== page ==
Monday, August 4, 2008

Babies in Singapore - Respect Starts In The Home!

Today on the Asiaone news website, there is a story that is very close to my heart. I have been following discussions on the topic over time, on online forums and in print media, and to date have remained relatively ‘mum’ on the issue. Up until now!!

The article is entitled ‘A Stroller or Battering Ram’, and talks about the ongoing battle between parents and non-parents:

“Strolling with a baby stroller is no walk in the park in Singapore.

Parents who push their offspring around in the wheeled carriages say Singaporeans are not very understanding if they accidentally bump them. Worse, they cannot be bothered holding the lifts for the baby brigade to manoeuvre into them.

On the other hand, pedestrians say that strollers with their cute toy adornments and cooing contents turn into battering rams wielded by parents forcing a path through crowds.”

My opinion on this is a very strong one. As the father or an 11-month baby, I am often left bewildered at the lack of respect and understanding of non-parents when moving about in Singapore. I admit that I am sometimes a guilty party that uses my pram as a “Battering Ram”.

Some examples of problems faced by parents pushing a pram or stroller that I have observed (some which also relate to the handicapped and the elderly):

MRT entry/exit points – there is usually around one widened entry point for every eight or so narrow entry points. These wider access points are clearly marked to give way to prams and wheelchairs, however nearly every time without fail, I have to ‘fight’ my way through with the pram to enter or exit the MRT. This because able-bodied people are too lazy to walk another couple of metres to the entry/exit point designated for them.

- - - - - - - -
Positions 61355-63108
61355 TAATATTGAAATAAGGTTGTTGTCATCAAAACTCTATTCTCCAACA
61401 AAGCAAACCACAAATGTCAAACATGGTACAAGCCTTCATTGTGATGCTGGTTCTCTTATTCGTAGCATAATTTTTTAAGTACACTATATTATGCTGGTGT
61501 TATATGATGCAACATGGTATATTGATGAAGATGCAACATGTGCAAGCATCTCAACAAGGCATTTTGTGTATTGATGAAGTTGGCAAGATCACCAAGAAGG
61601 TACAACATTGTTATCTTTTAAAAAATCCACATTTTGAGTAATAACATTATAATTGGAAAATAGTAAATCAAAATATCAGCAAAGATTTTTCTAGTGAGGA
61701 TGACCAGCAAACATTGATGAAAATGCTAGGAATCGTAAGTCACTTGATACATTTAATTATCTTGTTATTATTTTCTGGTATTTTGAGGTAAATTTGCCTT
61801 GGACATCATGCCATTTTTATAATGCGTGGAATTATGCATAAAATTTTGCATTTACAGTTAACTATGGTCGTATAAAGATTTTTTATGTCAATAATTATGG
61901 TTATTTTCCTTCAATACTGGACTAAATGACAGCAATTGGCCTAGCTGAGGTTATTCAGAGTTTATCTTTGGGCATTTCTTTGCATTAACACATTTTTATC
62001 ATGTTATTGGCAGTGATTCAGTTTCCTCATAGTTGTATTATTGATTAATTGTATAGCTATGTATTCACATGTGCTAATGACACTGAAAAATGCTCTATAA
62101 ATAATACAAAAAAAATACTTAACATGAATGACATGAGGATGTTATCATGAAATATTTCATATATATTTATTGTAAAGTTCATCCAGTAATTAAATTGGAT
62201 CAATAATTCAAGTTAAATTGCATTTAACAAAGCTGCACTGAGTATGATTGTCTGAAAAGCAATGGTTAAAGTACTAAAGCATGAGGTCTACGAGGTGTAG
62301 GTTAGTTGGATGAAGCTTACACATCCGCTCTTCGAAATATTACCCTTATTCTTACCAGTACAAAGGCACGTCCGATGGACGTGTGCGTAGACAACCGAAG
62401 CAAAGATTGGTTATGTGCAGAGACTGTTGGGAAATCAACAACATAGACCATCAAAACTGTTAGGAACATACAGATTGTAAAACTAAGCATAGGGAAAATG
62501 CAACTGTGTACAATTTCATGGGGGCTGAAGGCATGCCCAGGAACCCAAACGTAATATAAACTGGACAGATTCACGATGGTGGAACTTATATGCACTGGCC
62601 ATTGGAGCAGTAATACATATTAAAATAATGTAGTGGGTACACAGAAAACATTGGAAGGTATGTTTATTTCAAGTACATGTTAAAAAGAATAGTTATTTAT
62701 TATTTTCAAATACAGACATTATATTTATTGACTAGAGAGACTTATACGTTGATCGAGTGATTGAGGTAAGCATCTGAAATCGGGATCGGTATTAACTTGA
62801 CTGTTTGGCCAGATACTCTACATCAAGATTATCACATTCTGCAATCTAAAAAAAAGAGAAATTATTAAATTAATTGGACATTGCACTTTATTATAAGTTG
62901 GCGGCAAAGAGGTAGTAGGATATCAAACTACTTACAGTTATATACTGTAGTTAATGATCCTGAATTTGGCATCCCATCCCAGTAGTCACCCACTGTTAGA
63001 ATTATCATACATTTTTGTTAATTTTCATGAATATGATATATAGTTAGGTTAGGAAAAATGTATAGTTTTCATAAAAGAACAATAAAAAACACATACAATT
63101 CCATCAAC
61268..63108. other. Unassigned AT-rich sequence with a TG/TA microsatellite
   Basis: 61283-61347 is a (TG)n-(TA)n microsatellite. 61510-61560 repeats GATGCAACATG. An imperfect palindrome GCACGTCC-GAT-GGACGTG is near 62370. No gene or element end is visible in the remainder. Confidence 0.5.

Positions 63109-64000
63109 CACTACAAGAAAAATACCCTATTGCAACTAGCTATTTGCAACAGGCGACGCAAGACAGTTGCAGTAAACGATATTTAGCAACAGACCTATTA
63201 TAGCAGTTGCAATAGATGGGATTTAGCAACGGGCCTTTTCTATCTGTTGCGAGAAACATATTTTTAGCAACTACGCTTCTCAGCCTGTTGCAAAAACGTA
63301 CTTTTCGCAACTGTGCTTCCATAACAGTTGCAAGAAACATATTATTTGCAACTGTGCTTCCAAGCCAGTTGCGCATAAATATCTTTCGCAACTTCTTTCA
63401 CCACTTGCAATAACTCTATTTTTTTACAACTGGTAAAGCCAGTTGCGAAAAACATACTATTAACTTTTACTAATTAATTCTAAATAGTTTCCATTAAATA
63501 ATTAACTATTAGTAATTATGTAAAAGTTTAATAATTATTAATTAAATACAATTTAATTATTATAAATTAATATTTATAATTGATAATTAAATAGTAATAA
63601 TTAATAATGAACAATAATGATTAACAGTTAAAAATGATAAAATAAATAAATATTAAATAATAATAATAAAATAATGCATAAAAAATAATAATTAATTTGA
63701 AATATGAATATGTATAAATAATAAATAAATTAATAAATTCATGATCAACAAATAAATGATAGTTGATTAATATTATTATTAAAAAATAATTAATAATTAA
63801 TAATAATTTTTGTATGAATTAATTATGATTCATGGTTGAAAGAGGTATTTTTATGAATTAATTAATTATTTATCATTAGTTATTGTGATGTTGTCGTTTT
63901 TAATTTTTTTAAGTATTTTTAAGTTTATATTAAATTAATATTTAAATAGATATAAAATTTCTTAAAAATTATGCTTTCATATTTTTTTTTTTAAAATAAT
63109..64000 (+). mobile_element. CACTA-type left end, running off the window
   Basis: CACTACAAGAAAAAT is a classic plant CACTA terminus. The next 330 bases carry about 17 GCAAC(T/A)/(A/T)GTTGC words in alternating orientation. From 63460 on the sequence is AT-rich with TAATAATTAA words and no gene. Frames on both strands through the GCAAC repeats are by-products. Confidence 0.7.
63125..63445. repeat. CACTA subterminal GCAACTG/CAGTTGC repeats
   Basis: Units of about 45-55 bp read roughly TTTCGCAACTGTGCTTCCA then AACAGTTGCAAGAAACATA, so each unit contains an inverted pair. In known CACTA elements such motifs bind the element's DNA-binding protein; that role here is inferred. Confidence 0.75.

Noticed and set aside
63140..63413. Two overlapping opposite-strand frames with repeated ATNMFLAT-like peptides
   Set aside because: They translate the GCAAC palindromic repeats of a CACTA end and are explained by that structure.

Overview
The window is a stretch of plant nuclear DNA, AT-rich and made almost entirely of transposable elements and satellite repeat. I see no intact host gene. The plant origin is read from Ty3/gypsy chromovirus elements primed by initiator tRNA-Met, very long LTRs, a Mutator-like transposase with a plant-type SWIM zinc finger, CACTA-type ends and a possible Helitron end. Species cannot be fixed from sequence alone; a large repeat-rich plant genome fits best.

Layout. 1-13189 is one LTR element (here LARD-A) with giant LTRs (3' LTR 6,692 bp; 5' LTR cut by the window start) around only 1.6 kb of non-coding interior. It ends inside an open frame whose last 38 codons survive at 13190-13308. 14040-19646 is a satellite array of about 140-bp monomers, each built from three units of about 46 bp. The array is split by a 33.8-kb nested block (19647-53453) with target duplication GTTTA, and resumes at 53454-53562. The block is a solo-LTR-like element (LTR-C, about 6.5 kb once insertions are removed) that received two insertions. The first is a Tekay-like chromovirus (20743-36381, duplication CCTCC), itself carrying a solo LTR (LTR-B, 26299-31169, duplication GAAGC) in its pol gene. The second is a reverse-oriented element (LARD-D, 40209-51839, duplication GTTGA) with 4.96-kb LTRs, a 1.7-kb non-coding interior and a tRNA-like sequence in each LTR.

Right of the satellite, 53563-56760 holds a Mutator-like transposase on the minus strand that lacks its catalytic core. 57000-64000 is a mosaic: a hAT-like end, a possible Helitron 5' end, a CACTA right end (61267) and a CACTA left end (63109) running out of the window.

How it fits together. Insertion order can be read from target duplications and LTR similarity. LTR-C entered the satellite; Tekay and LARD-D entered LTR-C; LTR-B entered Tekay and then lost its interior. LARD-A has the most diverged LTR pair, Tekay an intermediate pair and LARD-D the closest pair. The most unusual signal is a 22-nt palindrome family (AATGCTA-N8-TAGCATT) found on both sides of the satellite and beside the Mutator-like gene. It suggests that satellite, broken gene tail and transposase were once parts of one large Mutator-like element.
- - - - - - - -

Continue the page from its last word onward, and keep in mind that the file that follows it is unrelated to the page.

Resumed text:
MRT elevators / escalators – most MRT stations have just one elevator that can accommodate just two (three at the most) combination of prams / wheelchairs / bulky items. There are constant announcements over the MRT PA system, to advise if people have bulky items or feel unwell, that they should use the elevator. However, as a train arrives at a platform, it is like the beginning of the 100mtre sprint at the Olympic Games. The doors open and everyone leaves the starting blocks. Unfortunately, the people who clearly need the use of the elevator – the elderly, the handicapped, parents with babies, cannot move as quickly as the able-bodied people and therefore are the ones who have to wait sometimes two or three elevators before being able to travel to the exit / entry area. The able-bodied people can run so quickly, they should run another few metres to the escalator. This would enable them to leave the concourse quicker than the elevator would otherwise allow. This would also free up the solo elevator for those people who really need it for health and safety reasons.
(Aside – also, people who enter the elevator, see people in need heading also to enter, and knowingly depress the ‘close doors’ button in the attempt to make the approaching person/s wait for the elevator to go up and back down again – it is very unlikely that an extra 10 seconds will effect the schedule of the able-bodied person who should really be using the escalator anyway – which would be quicker).